(ChemotherapyAdvisor)–Magnetic resonance imaging (MRI) is “highly” predictive of overall survival (OS) rates after bevacizumab-based VEGF blockade chemotherapy for glioblastoma multiforme, according to a multicenter, randomized Phase 2 trial presented at the Radiological Society of North America (RSNA)’s 2012 Scientific Assembly and Annual Meeting in Chicago, IL.

The study found that tumor progression assessed using 2-dimensional T1 magnetic resonance imaging (2D-T1 MRI) and 3D-T1 MRI – but not MRI fluid-attenuated inversion recovery (FLAIR) neuroimaging – is significantly associated with OS.

“Early post-therapy progressive 2-dimensional T1 and 3D-T1 enhancement may be a useful MRI biomarker for the failure of anti-VEGF therapy, permitting a timely switch to alternative trials when necessary,” reported lead author Jerrold Boxerman, MD, PhD, Assistant Professor of Diagnostic Imaging at the Warren Alpert Medical School of Brown University in Providence, RI, and coauthors.

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Pseudoresponses among patients receiving VEGF blockade “has raised concerns that radiologic response may not predict overall survival (OS),” the authors noted. Their analysis was undertaken to assess if patient OS is predicted by MRI-determined tumor progression after anti-VEGF chemotherapy.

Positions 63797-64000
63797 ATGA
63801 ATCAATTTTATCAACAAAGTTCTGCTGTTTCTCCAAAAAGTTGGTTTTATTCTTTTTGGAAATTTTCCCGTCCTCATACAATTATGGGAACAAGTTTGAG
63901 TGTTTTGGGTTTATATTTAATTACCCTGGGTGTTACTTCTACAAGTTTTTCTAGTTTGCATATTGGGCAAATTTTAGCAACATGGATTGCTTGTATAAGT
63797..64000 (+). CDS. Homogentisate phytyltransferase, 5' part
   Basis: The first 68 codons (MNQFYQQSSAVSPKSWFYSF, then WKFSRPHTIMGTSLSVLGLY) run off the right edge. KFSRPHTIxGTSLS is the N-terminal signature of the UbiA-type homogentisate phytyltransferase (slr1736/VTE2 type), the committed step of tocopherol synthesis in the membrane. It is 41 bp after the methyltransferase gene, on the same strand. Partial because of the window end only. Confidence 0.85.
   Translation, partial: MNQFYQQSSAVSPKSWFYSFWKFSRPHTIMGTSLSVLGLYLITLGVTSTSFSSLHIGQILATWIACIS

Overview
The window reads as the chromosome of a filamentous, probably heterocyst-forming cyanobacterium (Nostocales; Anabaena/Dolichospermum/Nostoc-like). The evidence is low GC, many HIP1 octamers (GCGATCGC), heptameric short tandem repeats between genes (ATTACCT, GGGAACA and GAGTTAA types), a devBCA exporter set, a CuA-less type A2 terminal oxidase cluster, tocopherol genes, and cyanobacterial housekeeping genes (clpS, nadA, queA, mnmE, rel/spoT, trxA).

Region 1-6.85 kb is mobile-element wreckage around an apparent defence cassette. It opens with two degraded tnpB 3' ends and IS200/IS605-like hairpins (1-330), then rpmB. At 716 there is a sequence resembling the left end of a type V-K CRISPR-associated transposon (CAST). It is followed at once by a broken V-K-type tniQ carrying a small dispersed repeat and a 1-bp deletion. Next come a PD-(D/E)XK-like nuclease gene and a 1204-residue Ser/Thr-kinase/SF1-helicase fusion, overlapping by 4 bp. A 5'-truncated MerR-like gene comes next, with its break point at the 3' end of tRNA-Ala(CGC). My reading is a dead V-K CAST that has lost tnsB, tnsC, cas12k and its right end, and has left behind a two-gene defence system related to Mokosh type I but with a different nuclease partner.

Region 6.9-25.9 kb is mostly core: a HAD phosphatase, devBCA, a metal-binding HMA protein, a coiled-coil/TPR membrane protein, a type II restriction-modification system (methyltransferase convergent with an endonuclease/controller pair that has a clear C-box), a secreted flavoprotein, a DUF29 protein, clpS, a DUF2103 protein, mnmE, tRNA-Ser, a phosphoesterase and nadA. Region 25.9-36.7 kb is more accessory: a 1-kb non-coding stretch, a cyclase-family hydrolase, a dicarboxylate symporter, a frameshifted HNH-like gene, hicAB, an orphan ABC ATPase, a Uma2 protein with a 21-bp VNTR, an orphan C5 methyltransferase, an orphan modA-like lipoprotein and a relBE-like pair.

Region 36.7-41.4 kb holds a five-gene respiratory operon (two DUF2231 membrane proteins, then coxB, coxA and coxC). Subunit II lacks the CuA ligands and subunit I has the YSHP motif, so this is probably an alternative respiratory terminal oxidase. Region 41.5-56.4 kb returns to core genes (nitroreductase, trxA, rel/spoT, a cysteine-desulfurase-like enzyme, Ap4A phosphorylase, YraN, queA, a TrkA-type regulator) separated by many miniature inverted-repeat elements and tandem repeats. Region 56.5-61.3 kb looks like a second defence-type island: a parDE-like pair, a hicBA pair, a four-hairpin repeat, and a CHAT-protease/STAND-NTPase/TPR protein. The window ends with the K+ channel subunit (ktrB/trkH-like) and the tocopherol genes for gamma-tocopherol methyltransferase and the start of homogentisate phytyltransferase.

Readers assessed MRI neuroimages for 107 patients (median age 56 years) enrolled in RTOG 0625/ACRIN 6677, a multi-center randomized Phase 2 study VEGF-blockade bevacizumab therapy plus irinotecan or temozolomide among patients with recurrent glioblastoma. Post-treatment MRI progression status was determined using Macdonald criteria, the authors reported.

Assessed MRI images were acquired using 2D-T1 MRI, 3D-T1, or FLAIR MRI.

Median OS among patients with MRI-determined tumor progression at 8 or 16 weeks was “significantly less than that for patients without progression on 2D-T1” (114 days vs. 278 days [P<0.0001] and 214 days vs. 426 days; P<0.0001, respectively) and for 3D-T1 (117 days vs. 306 days [P<0.0001] and 223 days vs. 448 days; P=0.0003), the authors reported.

FLAIR MRI images were not predictive of OS, however (201 days vs. 276 days at 8 weeks [P=0.38] and 303 days vs. 321 days at 16 weeks; P=0.13).

“Early progression on post-Gd 2D-T1 and 3D-T1, but not FLAIR MRI after 2 and 4 cycles (8 and 16 weeks) of anti-VEGF therapy has highly-significant prognostic value for OS,” the authors concluded.

The study was funded by the US National Cancer Institute (NCI U01-CA080098 and U01-CA079778).